Much scholarly ink has been spilled about Berg's masterwork, Wozzeck, though most of it is about the work's contribution to atonal music (including debates about whether it should be so classified) and the development of modern opera. Ostensibly, Wozzeck is about a man who dies after killing his wife - not an unusual story in patriarchal societies, and certainly not so uncommon in tragic opera or theatre. That one sentence summary left out a few details: Wozzeck drowns while disposing of the murder weapon - a knife - and in the Covent Garden production, the singer is submerged in a tank of water for much of the last act; Marie was his common-law spouse; and nearly every character in the opera seems morally bankrupt. The opera consists of three acts with five scenes each but is not nearly as long as that description suggests, with an approximate running time of just over ninety minutes. Though Wozzeck is historically and artistically important, the opera also deserves consideration for its powerful critique of poverty, bourgeois moralities and inequality.
Blog entries: Money Monday
By sandy on 18 Nov 2013 - 05:26
I've had a paper accepted in Distinktion about virtual monies and moral boundary drawing. Economic sociology generally avoids questions or morals and moralities - though anthropologists and historians deal with such issues under the rubric of 'moral economies'. Yet in my doctoral fieldwork (and going forward), moralities have played a very significant role in respondents' accounts of economic lives and how economies work. This is especially true with respect to money. 'Good' and 'rational' money management - as defined by a particular middle class sensibility emphasising savings, investments and debt only for purchasing durable, appreciating assets like property - are framed as a matter of morals more so than opportunities and knowledge. Such ideas circulate widely, but are especially vicious in Britain's public sphere. When Jamie Oliver criticised the 'massive fucking TVs' and poor eating of impoverished people in Britain he rightly lambasted for showing a staggering lack of empathy and understanding about poverty. But his remarks are not only a commentary on class in Britain, or a critique of sedentary lifestyles, or poor nutritional choices. They spring from a classist and moralising critique of money use. This juxtaposition of luxury goods -- big televisions -- with cheap calories -- chips and cheese -- is part of a very old story story indeed about privileged people making judgements about how poorer people use their money.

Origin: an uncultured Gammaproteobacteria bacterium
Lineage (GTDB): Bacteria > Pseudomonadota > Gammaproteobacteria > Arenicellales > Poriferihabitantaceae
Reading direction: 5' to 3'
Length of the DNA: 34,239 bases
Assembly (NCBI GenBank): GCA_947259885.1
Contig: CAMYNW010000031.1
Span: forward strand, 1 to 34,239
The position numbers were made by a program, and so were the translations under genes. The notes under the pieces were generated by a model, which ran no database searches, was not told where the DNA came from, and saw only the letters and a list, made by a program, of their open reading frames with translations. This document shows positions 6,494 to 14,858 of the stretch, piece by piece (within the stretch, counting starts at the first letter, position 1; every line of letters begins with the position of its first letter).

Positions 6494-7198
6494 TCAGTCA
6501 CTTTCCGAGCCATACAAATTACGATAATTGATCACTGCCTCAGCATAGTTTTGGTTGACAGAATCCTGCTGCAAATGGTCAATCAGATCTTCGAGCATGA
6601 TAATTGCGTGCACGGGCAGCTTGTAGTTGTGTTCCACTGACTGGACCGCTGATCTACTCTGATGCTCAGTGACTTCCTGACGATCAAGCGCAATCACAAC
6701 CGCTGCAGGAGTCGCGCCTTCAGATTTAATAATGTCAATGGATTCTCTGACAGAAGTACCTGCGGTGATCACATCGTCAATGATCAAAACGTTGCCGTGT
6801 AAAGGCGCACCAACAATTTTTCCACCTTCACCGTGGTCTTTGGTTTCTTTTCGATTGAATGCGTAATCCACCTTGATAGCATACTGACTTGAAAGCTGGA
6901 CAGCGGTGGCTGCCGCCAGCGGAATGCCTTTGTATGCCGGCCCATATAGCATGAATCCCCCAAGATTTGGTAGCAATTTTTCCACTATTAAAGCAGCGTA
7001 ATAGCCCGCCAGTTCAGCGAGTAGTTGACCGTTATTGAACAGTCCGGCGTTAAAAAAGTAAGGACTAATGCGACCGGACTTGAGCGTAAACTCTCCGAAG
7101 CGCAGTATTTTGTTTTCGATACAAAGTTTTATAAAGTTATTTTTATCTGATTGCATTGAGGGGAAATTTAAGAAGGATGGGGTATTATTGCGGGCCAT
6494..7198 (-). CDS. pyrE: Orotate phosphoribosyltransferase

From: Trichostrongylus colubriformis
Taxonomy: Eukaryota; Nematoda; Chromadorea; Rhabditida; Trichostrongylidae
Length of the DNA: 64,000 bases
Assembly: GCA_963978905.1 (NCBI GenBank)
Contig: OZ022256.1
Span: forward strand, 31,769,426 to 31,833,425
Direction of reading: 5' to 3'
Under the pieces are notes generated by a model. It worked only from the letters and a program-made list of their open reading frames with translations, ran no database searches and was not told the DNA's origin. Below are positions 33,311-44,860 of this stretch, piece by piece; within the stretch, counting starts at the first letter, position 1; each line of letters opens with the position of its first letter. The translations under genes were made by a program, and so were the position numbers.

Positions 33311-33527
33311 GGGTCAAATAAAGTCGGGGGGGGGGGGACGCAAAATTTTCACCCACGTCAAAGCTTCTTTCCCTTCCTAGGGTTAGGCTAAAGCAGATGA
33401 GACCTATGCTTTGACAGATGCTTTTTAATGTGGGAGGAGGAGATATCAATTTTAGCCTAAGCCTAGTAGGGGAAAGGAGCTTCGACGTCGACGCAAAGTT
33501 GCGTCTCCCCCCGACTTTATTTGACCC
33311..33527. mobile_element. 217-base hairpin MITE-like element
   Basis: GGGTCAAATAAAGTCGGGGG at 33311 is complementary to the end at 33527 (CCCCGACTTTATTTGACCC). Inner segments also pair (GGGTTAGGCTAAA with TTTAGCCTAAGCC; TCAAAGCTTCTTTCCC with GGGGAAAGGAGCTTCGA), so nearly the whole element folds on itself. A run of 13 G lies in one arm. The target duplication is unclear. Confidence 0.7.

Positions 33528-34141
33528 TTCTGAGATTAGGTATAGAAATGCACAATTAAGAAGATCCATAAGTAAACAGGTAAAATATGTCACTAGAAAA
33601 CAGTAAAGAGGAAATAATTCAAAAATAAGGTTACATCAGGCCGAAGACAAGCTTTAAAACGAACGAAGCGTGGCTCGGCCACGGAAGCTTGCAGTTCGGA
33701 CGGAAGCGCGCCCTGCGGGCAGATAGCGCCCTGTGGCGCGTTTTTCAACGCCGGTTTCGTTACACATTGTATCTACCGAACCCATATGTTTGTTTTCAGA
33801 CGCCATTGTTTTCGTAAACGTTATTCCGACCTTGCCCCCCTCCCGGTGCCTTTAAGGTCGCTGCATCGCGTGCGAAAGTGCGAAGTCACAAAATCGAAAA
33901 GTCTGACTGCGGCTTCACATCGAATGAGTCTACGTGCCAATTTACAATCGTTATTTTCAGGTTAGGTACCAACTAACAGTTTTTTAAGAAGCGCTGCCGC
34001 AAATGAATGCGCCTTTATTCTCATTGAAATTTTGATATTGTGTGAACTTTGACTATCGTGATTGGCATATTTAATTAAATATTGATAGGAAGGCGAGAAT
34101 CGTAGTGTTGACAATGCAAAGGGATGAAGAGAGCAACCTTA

By sandy on 4 Nov 2013 - 05:25